Mycobacterium Genotypes in Pulmonary Tuberculosis Infections and Their Detection by Trained African Giant Pouched Rats
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Tuberculosis (TB) diagnosis in low-income countries is mainly done by microscopy. Hence, little is known about the diversity of Mycobacterium spp. in TB infections. Different genotypes or lineages of Mycobacterium tuberculosis vary in virulence and induce different inflammatory and immune responses. Trained Cricetomys rats show a potential for rapid diagnosis of TB. They detect over 28 % of smear-negative, culture-positive TB. However, it is unknown whether these rats can equally detect sputa from patients infected with different genotypes of M. tuberculosis. A 4-month prospective study on diversity of Mycobacterium spp. was conducted in Dar es Salaam, Tanzania. 252 sputa from 161 subjects were cultured on Lowenstein-Jensen medium and thereafter tested by rats. Mycobacterial isolates were subjected to molecular identification and multispacer sequence typing (MST) to determine species and genotypes. A total of 34 Mycobacterium spp. isolates consisting of 32 M. tuberculosis, 1 M. avium subsp. hominissuis and 1 M. intracellulare were obtained. MST analyses of 26 M. tuberculosis isolates yielded 10 distinct MST genotypes, including 3 new genotypes with two clusters of related patterns not grouped by geographic areas. Genotype MST-67, shared by one-third of M. tuberculosis isolates, was associated with the Mwananyamala clinic. This study shows that diverse M. tuberculosis genotypes (n = 10) occur in Dar es Salaam and trained rats detect 80 % of the genotypes. Sputa with two M. tuberculosis genotypes (20 %), M. avium hominissuis and M. intracellulare were not detected. Therefore, rats detect sputa with different M. tuberculosis genotypes and can be used to detect TB in resource-poor countries.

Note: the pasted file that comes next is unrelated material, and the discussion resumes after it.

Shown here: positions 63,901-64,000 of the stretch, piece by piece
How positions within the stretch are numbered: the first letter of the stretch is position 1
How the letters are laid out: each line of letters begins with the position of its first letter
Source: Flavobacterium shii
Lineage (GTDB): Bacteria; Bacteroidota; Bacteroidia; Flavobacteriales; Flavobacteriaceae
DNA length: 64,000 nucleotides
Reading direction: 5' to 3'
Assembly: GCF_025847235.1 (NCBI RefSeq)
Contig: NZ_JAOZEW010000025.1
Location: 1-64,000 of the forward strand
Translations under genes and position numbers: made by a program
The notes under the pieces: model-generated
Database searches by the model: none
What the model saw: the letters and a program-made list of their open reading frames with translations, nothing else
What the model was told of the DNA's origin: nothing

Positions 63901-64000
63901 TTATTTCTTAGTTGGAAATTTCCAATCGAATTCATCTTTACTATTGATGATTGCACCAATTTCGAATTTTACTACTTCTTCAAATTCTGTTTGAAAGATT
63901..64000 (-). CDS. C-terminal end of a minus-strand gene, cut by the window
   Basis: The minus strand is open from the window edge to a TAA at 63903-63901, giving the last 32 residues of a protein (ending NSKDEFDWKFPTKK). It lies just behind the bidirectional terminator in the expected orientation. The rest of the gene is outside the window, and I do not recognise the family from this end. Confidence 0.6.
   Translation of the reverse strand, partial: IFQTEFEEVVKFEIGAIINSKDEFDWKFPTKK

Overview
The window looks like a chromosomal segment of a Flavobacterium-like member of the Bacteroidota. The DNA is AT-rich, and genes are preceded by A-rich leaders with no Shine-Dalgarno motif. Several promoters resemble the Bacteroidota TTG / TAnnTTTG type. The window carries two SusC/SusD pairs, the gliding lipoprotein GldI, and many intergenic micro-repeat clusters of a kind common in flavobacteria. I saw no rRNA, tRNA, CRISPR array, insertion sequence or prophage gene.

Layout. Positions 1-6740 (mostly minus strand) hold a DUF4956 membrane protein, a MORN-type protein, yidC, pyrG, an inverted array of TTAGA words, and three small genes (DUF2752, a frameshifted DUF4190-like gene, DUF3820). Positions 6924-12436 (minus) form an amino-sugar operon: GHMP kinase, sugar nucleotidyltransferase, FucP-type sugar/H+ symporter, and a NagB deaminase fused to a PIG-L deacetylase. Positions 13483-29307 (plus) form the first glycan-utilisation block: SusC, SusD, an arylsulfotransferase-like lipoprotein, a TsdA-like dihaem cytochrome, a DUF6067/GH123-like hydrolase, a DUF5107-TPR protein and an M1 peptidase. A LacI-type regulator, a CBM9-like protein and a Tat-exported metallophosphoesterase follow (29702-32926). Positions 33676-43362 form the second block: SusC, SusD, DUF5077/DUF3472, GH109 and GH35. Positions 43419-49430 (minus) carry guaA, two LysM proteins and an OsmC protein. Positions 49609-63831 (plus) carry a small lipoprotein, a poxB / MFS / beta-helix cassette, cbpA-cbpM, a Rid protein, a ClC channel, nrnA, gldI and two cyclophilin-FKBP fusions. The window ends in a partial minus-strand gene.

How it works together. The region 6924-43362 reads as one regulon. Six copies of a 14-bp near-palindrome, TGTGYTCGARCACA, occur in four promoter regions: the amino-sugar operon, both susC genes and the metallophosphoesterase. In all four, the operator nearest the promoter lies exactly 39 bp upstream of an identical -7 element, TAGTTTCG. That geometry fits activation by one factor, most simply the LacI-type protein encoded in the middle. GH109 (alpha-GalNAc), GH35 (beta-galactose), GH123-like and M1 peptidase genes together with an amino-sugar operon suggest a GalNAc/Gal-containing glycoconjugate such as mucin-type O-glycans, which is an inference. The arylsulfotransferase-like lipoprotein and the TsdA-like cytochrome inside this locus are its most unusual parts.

KeywordsTuberculosis Mycobacterium Sputum Sample Mycobacterial Isolate Genotype Isolate
We wish to thank authorities of the Tanzania’s National Tuberculosis and Leprosy Programme (NTLP) and the collaborating DOTS centres in Dar es Salaam for their excellent support during this project. Support from all staff of the SUA-APOPO TB detection laboratory, and technical support from Jonas Fitwangile (Department of Veterinary Microbiology and Parasitology, Sokoine University of Agriculture) is highly appreciated. We thank Mary Louise Grossman for help preparing the manuscript. Funding by the UBS Optimus Foundation (UBS) to S.H.E.K. and B.J.W. is gratefully acknowledged.
Conflict of interest
The authors declare that they have no conflict of interest regarding this work.
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